Hitting It Straits

May 19, 2010

You might discover that you have a lot in common with the Scottish blackface sheep that roam Whistling Straits.

It seems like the stuff of strange male fantasies: two major-championship venues, a five-diamond resort, a porcelain museum displaying a wall of toilets and the Bentley of bathtubs (fully loaded, it's $12,000, and it comes with colored lights and an underwater sound system). gets better: two females -- four hands -- administering an exfoliating water massage. I kid you not, these are just some of the realities that make up the American Club in Kohler, Wis., owned and operated by the plumbing-fixtures titan Herb Kohler. Clearly, golf's governing bodies are convinced "Destination Kohler" is special, and not just for its tricked-up toilets and tubs. They see the courses, an hour north of the Milwaukee airport, along the shore of Lake Michigan, as a perfect place to test the best.

A composite 18 of the two courses at Blackwolf Run

is where Se Ri Pak won the U.S. Women's Open as a 20-year-old in 1998. The Women's Open will be back in 2012. The Straits course at Whistling Straits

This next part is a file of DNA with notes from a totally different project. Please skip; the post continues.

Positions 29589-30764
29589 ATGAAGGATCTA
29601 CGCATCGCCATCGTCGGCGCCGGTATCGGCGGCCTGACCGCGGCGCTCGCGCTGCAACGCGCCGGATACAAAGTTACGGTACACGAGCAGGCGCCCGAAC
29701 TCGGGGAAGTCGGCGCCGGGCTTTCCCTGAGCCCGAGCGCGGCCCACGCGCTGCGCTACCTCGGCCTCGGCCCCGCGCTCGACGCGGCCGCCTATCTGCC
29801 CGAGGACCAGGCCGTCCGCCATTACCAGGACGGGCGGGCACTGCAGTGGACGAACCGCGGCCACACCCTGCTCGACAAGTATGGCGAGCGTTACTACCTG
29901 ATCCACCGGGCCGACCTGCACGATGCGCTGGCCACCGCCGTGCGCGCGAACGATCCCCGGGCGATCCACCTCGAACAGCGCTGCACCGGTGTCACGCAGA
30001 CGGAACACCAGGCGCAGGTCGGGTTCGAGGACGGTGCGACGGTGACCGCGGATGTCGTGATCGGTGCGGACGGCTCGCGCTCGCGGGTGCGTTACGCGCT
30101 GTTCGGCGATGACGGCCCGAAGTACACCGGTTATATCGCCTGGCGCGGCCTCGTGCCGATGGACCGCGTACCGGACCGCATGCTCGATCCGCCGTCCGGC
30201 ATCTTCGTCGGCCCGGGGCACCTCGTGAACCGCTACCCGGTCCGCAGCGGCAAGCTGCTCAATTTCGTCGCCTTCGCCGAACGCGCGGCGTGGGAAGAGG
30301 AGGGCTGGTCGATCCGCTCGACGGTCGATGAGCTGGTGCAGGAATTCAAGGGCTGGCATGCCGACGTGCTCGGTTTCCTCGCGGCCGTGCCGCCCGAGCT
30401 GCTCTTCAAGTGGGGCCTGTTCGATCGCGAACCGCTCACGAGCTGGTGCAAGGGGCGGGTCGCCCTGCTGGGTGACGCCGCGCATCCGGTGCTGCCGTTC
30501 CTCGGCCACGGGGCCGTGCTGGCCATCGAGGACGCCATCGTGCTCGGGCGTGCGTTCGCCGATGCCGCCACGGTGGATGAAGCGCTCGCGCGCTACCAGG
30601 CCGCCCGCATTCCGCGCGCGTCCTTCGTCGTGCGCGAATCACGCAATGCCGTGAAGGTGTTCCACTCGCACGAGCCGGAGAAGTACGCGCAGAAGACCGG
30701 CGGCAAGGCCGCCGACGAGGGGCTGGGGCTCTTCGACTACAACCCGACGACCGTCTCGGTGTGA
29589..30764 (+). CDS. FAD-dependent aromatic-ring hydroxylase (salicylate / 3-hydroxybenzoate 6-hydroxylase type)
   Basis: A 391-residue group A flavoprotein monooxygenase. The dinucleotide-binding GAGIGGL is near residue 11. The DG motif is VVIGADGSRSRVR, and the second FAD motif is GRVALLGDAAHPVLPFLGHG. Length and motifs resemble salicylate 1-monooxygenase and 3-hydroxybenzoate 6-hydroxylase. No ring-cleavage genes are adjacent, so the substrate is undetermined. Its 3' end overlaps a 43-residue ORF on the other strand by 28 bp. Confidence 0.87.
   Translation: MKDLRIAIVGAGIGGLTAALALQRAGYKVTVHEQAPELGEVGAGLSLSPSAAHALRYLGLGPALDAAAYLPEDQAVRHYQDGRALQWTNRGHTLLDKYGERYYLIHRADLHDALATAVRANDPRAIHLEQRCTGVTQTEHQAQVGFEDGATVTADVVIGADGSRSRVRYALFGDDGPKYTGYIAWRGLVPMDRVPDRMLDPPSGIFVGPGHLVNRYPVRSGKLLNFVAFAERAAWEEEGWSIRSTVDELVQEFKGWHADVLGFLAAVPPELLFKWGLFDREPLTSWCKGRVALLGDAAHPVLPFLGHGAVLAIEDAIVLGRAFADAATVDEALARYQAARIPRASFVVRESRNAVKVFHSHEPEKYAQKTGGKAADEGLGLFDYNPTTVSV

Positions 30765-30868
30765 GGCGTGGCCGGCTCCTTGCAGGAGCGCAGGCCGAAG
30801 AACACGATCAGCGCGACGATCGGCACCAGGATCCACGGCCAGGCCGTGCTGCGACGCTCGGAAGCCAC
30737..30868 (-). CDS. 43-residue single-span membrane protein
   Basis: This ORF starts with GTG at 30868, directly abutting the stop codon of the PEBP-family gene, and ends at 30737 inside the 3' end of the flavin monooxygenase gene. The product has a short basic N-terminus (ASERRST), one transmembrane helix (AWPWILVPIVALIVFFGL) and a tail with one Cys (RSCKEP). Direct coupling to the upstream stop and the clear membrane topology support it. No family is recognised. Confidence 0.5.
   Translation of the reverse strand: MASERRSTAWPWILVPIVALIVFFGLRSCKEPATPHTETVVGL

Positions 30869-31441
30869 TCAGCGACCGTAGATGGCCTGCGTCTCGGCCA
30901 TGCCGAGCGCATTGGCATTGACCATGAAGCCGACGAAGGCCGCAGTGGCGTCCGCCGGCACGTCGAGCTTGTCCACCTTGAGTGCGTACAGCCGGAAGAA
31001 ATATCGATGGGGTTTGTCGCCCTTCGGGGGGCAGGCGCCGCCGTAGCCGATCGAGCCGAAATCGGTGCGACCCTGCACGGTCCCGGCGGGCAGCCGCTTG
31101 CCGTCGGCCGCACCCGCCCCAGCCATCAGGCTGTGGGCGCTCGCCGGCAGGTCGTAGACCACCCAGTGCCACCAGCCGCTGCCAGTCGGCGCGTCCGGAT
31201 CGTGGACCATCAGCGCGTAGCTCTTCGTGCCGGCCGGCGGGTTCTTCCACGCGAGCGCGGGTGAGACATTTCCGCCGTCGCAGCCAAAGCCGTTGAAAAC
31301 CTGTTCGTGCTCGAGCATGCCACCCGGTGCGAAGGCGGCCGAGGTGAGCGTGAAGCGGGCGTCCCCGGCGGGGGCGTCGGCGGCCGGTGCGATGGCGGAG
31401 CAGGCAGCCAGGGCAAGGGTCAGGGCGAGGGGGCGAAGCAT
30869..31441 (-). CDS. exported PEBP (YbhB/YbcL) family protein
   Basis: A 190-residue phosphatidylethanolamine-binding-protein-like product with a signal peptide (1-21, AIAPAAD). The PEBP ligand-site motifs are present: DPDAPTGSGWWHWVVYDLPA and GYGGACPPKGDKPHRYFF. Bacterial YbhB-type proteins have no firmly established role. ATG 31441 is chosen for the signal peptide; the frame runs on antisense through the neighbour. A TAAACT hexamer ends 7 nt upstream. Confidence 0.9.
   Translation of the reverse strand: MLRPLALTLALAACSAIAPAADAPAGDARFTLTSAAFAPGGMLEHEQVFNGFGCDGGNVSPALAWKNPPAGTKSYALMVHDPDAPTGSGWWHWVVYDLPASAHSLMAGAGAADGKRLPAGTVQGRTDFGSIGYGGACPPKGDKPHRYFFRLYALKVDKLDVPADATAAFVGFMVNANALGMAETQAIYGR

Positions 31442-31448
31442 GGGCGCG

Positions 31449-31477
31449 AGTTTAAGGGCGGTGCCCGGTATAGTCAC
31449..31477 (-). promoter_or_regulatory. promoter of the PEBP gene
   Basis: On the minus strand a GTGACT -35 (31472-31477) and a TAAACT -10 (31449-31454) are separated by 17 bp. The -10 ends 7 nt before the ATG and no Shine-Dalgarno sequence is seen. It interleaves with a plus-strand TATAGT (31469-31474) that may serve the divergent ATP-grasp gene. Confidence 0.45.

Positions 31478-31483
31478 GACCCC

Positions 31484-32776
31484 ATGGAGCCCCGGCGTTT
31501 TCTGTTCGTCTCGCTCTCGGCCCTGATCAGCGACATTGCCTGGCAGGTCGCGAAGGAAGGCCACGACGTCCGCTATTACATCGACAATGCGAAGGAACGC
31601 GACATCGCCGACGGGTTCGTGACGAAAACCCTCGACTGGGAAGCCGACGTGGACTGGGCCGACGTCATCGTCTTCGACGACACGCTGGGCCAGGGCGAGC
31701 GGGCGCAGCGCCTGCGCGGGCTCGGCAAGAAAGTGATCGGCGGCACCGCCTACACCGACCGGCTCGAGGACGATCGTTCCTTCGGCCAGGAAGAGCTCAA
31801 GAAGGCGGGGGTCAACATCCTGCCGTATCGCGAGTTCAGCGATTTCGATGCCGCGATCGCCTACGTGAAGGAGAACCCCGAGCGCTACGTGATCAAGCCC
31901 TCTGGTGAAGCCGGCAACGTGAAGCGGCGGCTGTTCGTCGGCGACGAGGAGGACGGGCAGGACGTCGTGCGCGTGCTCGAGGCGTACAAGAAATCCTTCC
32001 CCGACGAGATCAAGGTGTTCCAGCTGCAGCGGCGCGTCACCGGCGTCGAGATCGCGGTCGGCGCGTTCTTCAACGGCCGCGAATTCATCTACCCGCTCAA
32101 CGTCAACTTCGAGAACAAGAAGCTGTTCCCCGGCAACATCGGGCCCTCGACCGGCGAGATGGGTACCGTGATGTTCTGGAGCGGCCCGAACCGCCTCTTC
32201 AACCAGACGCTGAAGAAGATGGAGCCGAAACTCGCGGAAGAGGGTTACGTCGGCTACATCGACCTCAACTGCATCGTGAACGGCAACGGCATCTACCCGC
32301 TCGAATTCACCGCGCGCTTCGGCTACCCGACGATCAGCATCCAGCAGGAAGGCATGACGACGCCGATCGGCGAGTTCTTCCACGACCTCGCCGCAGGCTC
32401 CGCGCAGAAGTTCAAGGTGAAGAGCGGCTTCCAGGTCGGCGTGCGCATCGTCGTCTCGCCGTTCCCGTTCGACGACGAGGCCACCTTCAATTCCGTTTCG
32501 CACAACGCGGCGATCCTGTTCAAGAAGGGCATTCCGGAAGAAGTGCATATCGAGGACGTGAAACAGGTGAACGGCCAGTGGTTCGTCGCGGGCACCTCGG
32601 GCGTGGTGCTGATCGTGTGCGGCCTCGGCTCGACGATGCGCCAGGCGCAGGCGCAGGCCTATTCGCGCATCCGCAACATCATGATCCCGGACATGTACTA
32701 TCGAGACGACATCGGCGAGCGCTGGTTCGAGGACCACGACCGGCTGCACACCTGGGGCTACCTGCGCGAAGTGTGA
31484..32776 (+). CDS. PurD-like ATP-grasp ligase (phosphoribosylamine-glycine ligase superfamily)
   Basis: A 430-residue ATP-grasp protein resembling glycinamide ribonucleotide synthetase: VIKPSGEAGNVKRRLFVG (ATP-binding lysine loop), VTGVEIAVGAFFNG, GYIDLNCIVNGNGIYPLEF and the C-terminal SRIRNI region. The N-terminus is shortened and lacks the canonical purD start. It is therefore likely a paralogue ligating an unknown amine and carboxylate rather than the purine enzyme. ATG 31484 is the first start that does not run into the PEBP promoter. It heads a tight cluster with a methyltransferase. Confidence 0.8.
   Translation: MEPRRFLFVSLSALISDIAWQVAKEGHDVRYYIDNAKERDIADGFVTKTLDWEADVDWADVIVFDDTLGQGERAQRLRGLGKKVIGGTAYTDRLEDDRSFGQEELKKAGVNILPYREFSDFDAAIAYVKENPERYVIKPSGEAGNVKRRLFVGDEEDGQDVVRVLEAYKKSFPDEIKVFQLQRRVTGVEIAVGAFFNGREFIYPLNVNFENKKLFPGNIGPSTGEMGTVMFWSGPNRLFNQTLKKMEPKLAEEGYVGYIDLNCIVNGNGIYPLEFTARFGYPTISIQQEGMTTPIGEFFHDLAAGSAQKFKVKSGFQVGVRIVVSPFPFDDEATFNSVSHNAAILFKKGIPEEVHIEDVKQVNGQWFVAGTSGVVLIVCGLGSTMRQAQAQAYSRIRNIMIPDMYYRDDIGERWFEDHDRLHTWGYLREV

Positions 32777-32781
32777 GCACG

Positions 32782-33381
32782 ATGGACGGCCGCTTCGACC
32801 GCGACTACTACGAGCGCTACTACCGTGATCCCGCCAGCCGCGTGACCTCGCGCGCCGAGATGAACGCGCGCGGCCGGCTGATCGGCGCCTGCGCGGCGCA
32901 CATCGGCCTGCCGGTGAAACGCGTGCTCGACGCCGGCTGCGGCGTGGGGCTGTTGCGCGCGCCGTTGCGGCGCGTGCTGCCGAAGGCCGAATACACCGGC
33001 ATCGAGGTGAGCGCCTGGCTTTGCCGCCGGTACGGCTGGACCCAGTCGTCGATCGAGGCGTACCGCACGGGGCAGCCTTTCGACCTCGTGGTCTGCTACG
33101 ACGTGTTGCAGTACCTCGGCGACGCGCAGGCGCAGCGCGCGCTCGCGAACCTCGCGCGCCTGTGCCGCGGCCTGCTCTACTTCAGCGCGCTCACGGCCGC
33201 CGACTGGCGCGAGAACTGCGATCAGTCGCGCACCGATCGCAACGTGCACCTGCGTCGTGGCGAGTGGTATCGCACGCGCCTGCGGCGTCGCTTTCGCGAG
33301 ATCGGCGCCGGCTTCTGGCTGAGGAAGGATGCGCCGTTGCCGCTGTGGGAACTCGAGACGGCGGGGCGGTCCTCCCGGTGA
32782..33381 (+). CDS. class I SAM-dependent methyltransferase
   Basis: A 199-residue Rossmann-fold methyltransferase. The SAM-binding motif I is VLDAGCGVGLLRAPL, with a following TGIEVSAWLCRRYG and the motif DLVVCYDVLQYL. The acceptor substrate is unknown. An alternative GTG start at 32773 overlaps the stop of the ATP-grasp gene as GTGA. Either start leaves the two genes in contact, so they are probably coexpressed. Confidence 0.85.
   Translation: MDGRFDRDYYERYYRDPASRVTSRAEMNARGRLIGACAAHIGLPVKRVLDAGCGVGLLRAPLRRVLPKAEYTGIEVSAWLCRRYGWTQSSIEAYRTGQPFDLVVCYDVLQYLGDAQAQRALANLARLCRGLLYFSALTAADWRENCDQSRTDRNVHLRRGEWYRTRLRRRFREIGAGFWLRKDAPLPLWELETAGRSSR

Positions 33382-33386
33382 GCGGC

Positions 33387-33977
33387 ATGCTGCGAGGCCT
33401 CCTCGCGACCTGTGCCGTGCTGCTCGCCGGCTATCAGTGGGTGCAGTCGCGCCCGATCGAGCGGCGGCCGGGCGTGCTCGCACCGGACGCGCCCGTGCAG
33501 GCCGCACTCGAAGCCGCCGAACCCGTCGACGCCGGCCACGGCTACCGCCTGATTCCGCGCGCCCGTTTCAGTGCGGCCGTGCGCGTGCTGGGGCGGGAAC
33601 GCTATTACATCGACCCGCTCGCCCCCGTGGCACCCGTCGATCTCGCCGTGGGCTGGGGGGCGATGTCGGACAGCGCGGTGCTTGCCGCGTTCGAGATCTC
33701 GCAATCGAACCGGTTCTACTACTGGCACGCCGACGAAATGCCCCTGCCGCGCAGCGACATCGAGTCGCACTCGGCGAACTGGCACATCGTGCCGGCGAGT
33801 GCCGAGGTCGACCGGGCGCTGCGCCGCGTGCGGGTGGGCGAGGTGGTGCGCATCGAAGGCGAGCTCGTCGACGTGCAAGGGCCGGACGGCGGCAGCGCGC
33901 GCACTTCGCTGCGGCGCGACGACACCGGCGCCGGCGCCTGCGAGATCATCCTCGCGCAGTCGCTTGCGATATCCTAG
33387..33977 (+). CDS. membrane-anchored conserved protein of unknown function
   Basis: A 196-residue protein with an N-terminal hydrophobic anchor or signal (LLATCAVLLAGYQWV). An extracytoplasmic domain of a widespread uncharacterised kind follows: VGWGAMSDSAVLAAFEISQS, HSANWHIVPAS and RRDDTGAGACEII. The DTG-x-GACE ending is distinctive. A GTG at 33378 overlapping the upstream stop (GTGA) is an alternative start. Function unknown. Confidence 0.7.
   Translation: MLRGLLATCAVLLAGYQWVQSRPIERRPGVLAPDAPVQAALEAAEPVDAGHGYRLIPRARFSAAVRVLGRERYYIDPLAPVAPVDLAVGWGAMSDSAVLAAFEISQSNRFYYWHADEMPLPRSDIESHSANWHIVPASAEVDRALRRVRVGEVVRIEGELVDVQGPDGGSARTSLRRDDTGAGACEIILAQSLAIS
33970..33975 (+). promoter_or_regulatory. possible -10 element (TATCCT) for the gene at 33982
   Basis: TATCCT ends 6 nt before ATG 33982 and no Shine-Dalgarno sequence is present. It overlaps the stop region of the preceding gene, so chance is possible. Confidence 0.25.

was the site of Vijay Singh's 2004 PGA Championship victory and Brad Bryant's U.S. Senior Open title in 2007. The PGA returns in August and in 2015. The Ryder Cup will be played at the Straits in 2020.


Kohler partnered with the PGA of America to bring the PGA Championship and Ryder Cup to his resort, but he still has his heart set on a men's U.S. Open. "I can't control things from the grave, but I can assure you, it'll happen in the 2020s or '30s," says Kohler, 71.

I played five rounds at some of Wisconsin's best public courses last fall: three at the American Club, one at Erin Hills

($160), site of the U.S. Amateur in 2011 and scheduled to reopen in August after renovations. I also had time for a game at the Bog

($95), a Palmer design conveniently located between Kohler and the airport. Buyer beware: The week of the PGA (Aug. 9-15) the Bog will be raising prices ($150-$175) and running two shotgun starts Wednesday through Sunday. My favorite of the five courses was the Straits, but not because it was easy.

"Ready to do battle?" That's what starter Joel Slabe asked as I walked to the first tee. Battle? I dialed back my scoring expectations, moved up to the green tees (6,463 yards) and listened to my caddie.

The topography of the Straits gives the sense that the course has been there since Father Time was a freshman. Its immaculate fairways are bordered by the kind of wispy fescue that you typically see on a Links of Ireland calendar. There are no carts, just gravel footpaths. Its two miles of Lake Michigan shoreline are patrolled by a flock of 29 Scottish blackface sheep that spend the day on the course, eating, drinking and making an occasional mess. So we had that in common.